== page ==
By Emma Horak

Cosily set within the Supreme Court Gardens, with the stage lights fitting snugly against the Perth skyline, Sampa the Great’s live performance on Friday night brought a fresh glow to the CBD. Exuding an aura sizzling with charisma upon her entrance, the Zambian singer and rapper proclaimed a single, powerful message from the stage: “Music has one language”.

Opening the performance with Melbourne-based, up-and-coming talent Kaiit proved an expert pick for hyping up the crowd. Combining fluid jazz sounds with wavy, celestial vocals, Kaiit delivered a quirky, intimate performance that left listeners feeling giddy and euphoric. For me, their vocal range and flow have cemented them as an artist to keep an eye out for, with personal favourite tracks from the show including ‘2000 n Somethin’ and ‘Dumb Sis Juice’. If you’re looking for lyricism that balances wit with vulnerability, all synthesised through a dreamy voice rivalling the likes of Kali Uchis, Kaiit is a must-listen.

Next to take the stage was the Zambian-born artist herself, cultivating a show that wove through a diverse blend of genres, languages and sounds; the result was a powerful symphony that echoed the values of Afrofuturism (a genre and aesthetic that the singer declared as a major inspiration for her music). A definitive highlight of the night was Sampa bringing her uncle (and member of Zambirock band Witch) onto the stage to join in on the show, which provoked further eruptions of dancing and musical interludes. Special mention also needs to be made for the incredible backing vocals (one source being Sampa’s sister) which provided an angelic timbre that built upon the singer’s own voice beautifully. The effect was a provocative demonstration of music’s capacity to transcend both cultures and time. And for fans of Little Simz, Sampa the Great brings a similarly unique voice that provides a wonderful ode to her inspirations and injects a fresh new sound into the music space.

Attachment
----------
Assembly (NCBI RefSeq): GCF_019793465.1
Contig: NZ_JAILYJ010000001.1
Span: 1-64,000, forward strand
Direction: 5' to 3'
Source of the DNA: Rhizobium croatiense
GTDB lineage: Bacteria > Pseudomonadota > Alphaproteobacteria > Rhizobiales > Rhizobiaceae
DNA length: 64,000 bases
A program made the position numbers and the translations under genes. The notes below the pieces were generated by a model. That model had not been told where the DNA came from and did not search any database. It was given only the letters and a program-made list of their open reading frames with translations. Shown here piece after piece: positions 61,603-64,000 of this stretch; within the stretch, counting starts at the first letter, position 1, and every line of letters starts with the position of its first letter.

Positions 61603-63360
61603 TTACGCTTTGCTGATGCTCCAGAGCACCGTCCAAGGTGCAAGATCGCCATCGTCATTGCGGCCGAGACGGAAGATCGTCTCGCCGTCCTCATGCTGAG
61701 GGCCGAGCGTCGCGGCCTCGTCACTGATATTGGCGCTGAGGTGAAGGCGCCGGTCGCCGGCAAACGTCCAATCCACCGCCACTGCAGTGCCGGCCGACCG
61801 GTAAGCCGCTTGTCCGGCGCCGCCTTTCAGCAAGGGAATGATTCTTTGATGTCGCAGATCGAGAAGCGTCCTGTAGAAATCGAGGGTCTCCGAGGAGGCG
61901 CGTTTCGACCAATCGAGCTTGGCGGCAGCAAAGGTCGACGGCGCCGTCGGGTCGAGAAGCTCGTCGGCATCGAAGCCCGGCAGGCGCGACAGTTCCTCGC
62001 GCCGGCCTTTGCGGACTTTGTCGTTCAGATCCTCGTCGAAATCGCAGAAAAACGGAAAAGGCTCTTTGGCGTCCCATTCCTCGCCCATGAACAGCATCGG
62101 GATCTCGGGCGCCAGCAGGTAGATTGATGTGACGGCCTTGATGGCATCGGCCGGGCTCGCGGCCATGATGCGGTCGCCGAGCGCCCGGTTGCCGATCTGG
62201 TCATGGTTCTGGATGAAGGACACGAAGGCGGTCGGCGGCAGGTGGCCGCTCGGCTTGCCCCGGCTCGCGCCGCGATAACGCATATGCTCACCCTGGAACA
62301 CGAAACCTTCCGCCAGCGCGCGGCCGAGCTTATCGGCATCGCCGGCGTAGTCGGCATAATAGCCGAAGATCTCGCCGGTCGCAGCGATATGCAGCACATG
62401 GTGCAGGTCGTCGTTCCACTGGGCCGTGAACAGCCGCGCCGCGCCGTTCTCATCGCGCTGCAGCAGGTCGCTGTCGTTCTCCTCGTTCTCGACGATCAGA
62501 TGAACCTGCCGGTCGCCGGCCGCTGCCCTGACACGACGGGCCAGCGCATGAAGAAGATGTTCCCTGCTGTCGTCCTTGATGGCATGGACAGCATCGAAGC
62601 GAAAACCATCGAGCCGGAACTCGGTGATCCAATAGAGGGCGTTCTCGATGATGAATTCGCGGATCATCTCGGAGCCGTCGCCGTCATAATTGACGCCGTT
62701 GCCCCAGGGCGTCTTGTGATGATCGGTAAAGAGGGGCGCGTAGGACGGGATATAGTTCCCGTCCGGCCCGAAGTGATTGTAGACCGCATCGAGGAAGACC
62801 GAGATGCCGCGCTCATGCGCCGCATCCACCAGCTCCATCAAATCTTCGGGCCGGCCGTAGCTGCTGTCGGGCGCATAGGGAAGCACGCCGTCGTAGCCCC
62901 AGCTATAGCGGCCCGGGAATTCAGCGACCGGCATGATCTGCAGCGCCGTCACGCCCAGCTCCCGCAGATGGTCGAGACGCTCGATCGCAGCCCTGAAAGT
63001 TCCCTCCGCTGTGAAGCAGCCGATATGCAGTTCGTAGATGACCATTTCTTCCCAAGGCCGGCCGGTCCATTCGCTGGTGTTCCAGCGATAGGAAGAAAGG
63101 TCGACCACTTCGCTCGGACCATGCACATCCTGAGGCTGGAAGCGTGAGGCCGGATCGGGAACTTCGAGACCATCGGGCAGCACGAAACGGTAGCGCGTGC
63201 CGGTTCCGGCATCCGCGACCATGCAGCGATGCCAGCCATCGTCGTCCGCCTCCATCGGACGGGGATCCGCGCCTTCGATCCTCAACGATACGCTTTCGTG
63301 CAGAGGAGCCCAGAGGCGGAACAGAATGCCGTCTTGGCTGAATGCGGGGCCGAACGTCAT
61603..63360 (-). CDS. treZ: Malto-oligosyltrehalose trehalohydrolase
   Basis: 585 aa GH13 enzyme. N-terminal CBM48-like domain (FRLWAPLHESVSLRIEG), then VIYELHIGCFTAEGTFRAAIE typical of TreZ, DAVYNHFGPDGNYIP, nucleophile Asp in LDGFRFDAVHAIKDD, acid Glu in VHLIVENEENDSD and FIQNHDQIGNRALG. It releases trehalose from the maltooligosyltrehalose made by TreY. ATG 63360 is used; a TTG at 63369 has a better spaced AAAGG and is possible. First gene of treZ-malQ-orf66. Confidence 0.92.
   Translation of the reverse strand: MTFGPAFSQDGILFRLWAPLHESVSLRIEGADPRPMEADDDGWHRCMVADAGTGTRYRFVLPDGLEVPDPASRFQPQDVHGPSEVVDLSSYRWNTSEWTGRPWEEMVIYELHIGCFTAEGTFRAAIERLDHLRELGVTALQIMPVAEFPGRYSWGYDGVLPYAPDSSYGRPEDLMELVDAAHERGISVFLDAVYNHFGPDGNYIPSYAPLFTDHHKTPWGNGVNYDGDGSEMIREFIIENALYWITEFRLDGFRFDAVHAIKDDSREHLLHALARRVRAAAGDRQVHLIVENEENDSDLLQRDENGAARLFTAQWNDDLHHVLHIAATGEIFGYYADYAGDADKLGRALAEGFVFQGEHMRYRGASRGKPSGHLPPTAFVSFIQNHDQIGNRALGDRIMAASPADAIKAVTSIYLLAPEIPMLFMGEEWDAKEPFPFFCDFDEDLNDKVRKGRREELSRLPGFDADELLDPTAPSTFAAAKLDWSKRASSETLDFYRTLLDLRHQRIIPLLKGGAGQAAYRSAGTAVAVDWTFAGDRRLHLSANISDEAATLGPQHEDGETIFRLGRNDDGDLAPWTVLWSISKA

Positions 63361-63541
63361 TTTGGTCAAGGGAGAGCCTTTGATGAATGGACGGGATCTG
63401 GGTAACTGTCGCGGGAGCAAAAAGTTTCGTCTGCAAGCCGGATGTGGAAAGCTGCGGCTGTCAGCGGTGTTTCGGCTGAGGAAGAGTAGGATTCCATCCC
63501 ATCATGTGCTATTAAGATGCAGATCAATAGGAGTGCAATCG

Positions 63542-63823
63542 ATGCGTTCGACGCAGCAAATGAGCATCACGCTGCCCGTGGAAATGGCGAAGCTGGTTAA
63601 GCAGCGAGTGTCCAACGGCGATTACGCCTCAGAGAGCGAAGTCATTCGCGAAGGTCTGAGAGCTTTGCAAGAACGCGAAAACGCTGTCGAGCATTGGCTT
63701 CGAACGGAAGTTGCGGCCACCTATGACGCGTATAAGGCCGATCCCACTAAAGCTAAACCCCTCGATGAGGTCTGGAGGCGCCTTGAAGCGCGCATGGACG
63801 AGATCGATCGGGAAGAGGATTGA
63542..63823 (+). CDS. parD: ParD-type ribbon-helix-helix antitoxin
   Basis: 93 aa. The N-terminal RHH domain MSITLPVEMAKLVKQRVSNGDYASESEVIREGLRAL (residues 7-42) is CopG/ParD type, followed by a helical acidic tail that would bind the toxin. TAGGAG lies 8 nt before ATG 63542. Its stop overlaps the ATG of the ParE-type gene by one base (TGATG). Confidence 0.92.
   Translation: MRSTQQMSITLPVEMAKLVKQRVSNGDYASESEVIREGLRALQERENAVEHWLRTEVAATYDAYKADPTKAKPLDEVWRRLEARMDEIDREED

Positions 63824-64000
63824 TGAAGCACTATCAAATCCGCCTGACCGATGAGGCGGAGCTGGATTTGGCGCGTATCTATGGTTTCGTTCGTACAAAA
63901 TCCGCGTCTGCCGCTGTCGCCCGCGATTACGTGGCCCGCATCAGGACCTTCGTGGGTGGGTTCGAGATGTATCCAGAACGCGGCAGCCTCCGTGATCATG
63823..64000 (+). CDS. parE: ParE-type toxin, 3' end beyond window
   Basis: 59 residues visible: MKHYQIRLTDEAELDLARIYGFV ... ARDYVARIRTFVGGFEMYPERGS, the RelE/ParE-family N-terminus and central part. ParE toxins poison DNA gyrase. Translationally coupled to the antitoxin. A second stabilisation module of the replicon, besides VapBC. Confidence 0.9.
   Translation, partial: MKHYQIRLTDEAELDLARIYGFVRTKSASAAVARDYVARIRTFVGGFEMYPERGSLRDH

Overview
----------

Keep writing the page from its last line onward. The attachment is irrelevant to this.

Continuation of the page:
Sampa the Great’s performance was a wonderful addition to the Perth Festival, bringing the CBD to life and provoking a dance that even my two left feet could not refuse. With each song, the night divulged further into a magical aura of ‘togetherness’ that saw shoes taken off, picnic rugs abandoned and the presence of a particular energy that has been noticeably absent from the Perth music scene. Having the opportunity to listen to this in my own ‘backyard’ added a further layer of appreciation for me, and with many new projects in the works, I would highly recommend seeing one of her performances to any fan of live music.

5/5 Pelicans

By Pelican Magazine

Pelican is the second-oldest student publication in Australia and the only independent paper at UWA. If you like having opinions, writing, drawing, and/or free tickets to local events, then Pelican is the place for you! We print six themed issues a year, and run a stream of online content.

Leave a Reply

Your email address will not be published. Required fields are marked *